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The strange, bitter case of Black Twitter vs. Stacey Dash


On October 7, 2012, Clueless star Stacey Dash tweeted support for Republican presidential nominee Mitt Romney, ostensibly coming out as a black Hollywood conservative.

Clad in a red bathing suit, with an American flag background that screamed "patriot," the actress declared that she would not be supporting the country’s first black president a second time around.

Dash, whose celebrity is mostly limited to C-list films, faced major backlash from Twitter, with many suggesting she betrayed her race. To take one example of the incredible disdain directed toward her, a now deleted tweet read, “You're an unemployed black woman endorsing @MittRomney. You're voting against yourself thrice. You poor beautiful idiot.”

Yet, rather than let this anger silence her, Dash, an actress in need of work, volleyed this publicity into an appearance alongside cable TV’s troll extraordinaire on Piers Morgan Tonight.

Through sheer wits and media savvy, she twisted a simple endorsement into a heroic defense of the First Amendment. Manipulative? Definitely. Genius? Maybe. Dash would soon tap into the free publicity of that comes with being a black woman actively advocating against institutions that benefit minorities and women—and find out what that betrayal cost.

Her right-wing beliefs garnered enough attention from Fox News that Dash was eventually hired as a correspondent to provide “cultural analysis and commentary” for the notoriously conservative network. Upon her hiring, Bill Shine, Executive Vice President of Programming for Fox, said, “Stacey is an engaging conversationalist whose distinctive viewpoints amongst her Hollywood peers have spawned national debates—we’re pleased to have her join FOX News.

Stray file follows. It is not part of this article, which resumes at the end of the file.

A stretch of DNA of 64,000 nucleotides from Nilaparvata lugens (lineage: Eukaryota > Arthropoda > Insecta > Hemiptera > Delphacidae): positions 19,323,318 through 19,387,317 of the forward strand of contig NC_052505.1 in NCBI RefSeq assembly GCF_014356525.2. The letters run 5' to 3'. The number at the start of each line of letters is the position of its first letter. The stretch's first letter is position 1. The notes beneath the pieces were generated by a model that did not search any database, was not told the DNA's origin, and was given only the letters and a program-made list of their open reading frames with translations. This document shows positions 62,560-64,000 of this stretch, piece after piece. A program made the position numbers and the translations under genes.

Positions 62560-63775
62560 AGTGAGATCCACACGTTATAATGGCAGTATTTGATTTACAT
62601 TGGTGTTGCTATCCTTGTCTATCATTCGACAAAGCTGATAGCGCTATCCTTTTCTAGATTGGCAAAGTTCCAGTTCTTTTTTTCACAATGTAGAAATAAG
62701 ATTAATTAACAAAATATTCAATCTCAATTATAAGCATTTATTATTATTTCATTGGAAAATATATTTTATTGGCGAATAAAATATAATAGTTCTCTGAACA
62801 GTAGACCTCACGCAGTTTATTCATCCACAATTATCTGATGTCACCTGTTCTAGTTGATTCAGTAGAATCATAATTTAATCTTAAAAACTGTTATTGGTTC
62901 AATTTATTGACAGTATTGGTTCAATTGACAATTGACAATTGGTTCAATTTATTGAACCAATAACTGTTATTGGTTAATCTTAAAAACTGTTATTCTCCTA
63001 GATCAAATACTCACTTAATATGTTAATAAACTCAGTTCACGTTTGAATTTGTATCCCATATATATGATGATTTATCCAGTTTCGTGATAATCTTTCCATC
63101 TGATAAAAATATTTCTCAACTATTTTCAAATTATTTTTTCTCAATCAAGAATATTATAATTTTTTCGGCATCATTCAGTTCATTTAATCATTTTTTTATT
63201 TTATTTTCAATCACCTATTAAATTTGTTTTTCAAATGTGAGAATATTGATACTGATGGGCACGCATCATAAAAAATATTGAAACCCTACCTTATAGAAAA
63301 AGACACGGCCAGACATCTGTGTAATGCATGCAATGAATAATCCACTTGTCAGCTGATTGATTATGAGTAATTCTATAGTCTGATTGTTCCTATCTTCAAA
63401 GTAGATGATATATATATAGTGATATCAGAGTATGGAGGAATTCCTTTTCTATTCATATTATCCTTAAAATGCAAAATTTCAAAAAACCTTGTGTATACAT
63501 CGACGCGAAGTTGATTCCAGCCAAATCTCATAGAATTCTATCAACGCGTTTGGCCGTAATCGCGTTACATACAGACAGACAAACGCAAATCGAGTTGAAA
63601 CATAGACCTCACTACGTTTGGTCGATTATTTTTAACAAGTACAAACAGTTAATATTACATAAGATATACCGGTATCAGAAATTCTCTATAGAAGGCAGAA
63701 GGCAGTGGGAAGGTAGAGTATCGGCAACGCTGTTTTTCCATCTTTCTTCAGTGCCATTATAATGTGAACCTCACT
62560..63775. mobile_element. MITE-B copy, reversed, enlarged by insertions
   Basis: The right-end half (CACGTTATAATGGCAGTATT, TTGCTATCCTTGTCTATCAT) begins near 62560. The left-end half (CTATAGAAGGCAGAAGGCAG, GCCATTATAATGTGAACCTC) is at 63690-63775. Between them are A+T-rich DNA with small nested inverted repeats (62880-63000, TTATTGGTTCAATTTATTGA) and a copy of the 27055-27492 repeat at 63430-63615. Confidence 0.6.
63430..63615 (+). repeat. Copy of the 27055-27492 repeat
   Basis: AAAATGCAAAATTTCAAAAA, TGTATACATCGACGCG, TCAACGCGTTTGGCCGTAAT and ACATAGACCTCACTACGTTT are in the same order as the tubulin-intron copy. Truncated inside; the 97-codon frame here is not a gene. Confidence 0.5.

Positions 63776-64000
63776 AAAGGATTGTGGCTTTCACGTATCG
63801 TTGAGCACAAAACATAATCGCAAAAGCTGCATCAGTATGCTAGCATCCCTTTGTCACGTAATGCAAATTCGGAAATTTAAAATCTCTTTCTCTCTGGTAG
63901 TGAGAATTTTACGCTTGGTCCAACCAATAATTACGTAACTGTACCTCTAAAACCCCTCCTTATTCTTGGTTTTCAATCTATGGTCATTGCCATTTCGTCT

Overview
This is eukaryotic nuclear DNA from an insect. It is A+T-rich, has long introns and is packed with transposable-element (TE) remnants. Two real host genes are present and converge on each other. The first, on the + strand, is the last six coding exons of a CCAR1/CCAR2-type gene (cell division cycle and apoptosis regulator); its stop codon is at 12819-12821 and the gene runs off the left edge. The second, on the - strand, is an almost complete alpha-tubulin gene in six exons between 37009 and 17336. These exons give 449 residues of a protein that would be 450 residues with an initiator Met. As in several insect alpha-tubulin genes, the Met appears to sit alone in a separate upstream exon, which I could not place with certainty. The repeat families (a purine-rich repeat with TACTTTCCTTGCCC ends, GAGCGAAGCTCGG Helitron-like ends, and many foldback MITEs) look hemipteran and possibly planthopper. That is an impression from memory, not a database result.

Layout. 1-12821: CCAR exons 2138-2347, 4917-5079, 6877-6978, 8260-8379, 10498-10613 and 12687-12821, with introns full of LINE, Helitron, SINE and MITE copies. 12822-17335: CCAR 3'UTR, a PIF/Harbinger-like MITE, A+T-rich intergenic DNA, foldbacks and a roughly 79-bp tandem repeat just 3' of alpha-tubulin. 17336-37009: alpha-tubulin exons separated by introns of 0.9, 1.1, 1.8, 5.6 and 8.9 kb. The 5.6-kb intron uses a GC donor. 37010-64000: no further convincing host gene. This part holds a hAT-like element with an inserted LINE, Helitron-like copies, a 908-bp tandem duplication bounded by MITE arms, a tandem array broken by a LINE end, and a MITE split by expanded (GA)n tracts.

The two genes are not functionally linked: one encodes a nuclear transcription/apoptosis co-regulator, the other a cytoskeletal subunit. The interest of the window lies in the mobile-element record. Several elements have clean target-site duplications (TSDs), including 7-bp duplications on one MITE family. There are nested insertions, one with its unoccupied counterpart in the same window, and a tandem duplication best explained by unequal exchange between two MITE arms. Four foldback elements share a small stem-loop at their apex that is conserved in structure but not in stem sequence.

Suddenly, Stacey Dash went from fading actress to TV personality. And with mo’ money comes mo’ problems.

Twitter cried foul, characterizing Dash’s role at Fox News as completely exploitative. Managing editor at Broadway Black (and the force behind #OscarsSoWhite) April Reign detailed her potential value in comments to the Daily Dot: “Stacey Dash is on Fox News because they were looking for a Black 'conservative' to pander to the lowest common denominator. Facts don't matter, which is great, because Stacey is low on them.”

Dash was evidently a mouthpiece for conservatives to denigrate minorities and women. To many, she was cashing in an an opportunity to hate-monger. Twitter personality Simone Fiasco (@SimoneFiasco)—not her actual last name—explained, “It's not like anyone else was beating down her door to give her a check...”  

And this was true. It’s been 21 years since she played her biggest role. Reign again: Stacey struck fool's gold with Clueless and she's been trying to recreate that success ever since. Unfortunately for her, none of her career choices have come remotely close.” Dash had bounced from project to project in entirely forgettable performances on Vh1’s Single Ladies, BET’s The Game, and a litany of TV movies.

And the irony that the former Clueless star was on television to make clueless remarks was not lost on the community.

On Fox News, the actress proceeded to make calculated statements on race and gender, infuriating the liberal set. Whether she was pandering to the lowest common denominator or voicing her actual views, Dash would spare no feelings when discussing sensitive issues.

There was the time, for instance, when Dash blamed rape victims for sexual assault, saying:

“The other bad girls—bad women—are the ones who like to be naughty, might go out and play and get hurt and then, you know... But the other thing about this is that it then blames the alcohol instead of the person who over-drinks. So it's like, the same thing with guns. Guns don't kill people; people kill people. Alcohol doesn't get you drunk; you get yourself drunk.”

There was also the time Dash said the democratic party had a “plantation mentality.”